Modal logic and intuitionistic logic (Qüestions de lògica II; Official code: 363801, Year 2022--2023)

Organisation

Here is an academic year calendar of the UB.

Lecturer and course coordinator: Joost J. Joosten
The text below shall be updated as we go along in our course.

This is a course of 6 credits which corresponds to 45 contact hours and the students are supposed to dedicate at least 75 more hours of individual dedication. Since we do three hours a week, this will correspond to 15 weeks.
Official information regarding the course is published at the course pages of the UB. From there, one can redirect to the courses. Also, official dates can be consulted here. The lectures will take place in Aula 410 in the Montalegre Building.

The lecture schedule is as follows:
Mondays 11:00 -- 12:00
Tuesdays 11:00 -- 13:00


We strongly advice students to follow the course in the so-called avaluació úinca mode. Here we will have take-home exercises, a mid-term exam and a final exam.

Date and location midterm exam: TBA;

Date and location final exam: TBA.

The distribution of points in the final grade is as follows:

Take-home exercises: 20 %

Midterm exam: 40 %

Final exam: 40 %

Students may also decide --even though we stronly would like to discourage this-- to participate in the so-called avaluació única.

Date and location avaluació única exam: June 9, 2023, 12:00 == 14:00, Aula 410.

Date and location resit exam: July 6, 2023, 12:00 == 14:00, Aula 410.

As mentioned, the lecturer is Joost J. Joosten and the best way to contact is by sending an email. You can also come around to see if I'm in: the Montalegre building in Room 4045 with phone number +34 934031939.

Objectives

Logic can be described as the art of reasoning. In the first part we will see how one can reason in a logical system that allows for modalities of propositions. These modalities can range from `necessary’ to `known’ . We shall have a special interest in the provability interpretation as well giving rise to a frame-work in which, for example, Gödel’s second incompleteness theorem can be formulated.

Further, we shall see how giving a constructive reading to the connectives gives rise to a different logic: constructive or intuitionistic logic. Naturally this requires a ontological stance very different from platonism/realism underlying classical logic. If time allows we shall see how contstructive logic can be related both to classical and to modal logic.


• To get an understanding how modalities add a subtle and complex dimension to reasoning;
• See a couple of standard modal logics and reason in them;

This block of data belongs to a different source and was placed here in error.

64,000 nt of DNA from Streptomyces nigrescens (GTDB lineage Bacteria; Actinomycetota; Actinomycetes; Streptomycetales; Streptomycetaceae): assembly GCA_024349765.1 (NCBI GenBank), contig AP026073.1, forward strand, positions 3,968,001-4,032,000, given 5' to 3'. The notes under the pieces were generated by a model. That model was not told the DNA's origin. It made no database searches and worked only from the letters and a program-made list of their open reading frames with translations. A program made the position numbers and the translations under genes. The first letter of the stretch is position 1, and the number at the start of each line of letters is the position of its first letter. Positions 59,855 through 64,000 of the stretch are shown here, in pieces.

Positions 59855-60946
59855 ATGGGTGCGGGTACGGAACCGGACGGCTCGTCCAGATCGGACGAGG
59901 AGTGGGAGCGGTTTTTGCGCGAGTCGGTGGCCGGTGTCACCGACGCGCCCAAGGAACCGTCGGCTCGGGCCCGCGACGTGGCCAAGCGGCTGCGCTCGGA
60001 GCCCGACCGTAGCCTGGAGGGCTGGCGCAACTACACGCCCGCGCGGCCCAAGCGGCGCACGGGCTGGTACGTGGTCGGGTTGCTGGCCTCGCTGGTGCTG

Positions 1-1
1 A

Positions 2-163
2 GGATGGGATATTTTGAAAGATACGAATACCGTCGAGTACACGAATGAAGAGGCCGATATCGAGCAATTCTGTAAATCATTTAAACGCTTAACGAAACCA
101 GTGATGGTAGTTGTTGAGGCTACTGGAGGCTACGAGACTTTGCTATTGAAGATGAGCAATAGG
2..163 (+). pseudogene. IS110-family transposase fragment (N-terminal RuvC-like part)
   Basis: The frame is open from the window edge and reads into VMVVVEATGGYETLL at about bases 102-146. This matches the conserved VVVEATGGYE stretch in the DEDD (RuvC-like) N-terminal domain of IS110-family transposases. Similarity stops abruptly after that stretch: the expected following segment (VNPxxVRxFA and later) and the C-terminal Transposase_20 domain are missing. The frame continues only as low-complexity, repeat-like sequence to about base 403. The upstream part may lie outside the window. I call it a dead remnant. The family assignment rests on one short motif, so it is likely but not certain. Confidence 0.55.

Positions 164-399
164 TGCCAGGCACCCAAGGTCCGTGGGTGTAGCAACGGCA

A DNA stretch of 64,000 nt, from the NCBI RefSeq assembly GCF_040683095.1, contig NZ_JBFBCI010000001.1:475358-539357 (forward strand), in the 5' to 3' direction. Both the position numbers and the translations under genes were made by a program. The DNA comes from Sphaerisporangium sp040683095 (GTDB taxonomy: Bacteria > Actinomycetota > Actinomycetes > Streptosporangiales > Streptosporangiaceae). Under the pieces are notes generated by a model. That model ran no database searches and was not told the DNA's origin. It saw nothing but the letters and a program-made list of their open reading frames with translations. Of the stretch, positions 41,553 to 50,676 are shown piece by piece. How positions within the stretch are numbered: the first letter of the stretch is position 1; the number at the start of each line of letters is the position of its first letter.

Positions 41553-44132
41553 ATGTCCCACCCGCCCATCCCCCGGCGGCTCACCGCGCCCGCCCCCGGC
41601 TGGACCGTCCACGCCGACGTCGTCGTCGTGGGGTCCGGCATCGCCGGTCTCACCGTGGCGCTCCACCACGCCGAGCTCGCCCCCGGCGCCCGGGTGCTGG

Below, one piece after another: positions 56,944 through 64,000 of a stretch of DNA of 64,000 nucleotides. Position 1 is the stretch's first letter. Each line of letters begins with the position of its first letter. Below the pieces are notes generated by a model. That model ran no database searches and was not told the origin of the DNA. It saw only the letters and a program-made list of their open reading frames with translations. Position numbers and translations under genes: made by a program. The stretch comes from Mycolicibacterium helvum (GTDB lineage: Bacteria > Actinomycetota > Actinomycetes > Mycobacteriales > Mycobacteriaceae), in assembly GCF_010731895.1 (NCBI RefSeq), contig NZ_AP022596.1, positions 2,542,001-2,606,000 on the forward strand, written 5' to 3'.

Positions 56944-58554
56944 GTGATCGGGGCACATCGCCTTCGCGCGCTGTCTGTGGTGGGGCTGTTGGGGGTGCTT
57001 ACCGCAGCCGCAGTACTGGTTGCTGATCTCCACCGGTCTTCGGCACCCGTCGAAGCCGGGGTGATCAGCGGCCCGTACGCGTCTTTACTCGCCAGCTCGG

• Understand the ontological presupposition that underly constructive reasoning;
• Understand the ontological presupposition that underly classical reasoning;
• Understand the fundamental difference and tension between the two.
• Learn formal reasoning systems in Natural Deduction style;
• Learn formal reasoning systems in Gentzen Deduction style;
• Learn and understand proofs by induction
• Study modal semantics;
• Learning how to apply the soundness theorem to obtain non-derivability results;
• Learning how to apply the completenss theorem to obtain provability without actually exhibiting a concrete proof

THE REMAINDER OF THIS PAGE NEEDS UPDATING

Week 1 Week 2
Week 3 Week 4
Week 5 Week 6
Week 7 Week 8
Week 9 Week 10
Week 11 Week 12
Week 13 Week 14

Week 1

(Feb 14 -- 18)

Week 2

(Feb 21 -- 25)

Week 3

(Feb 28 -- Mar4)

Week 4

(Mar 7 -- 11)

Week 5

(Mar 14 -- 18)

Week 6

(Mar 21 -- 25)

Week 7

(Mar 28 -- Apr 1)

Week 8

(Apr 4 -- Apr 8)

Week 9

Week 10

(Apr 25 -- 29)

Week 11

(May 2 -- 6) We have introduced the modal logics K, T, S4, K4 and GL and have done various exercis with

Week 12

(May 9 -- 13)

Week 13

(May 16 -- 20)

Week 14

(May 23 -- 27)

Week 15

(May 30 -- June 3)


FINAL EXAM: ???

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Q.: The meaning of the second item is to list all the normal logics that fulfils the statement? Is this also correct?

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A. No, this is not correct. You should either prove that indeed it holds for any normal modal logic or otherwise find a particular normal modal logic for which the implication fails. Even though the answer is easy, the question is sligthly tricky...

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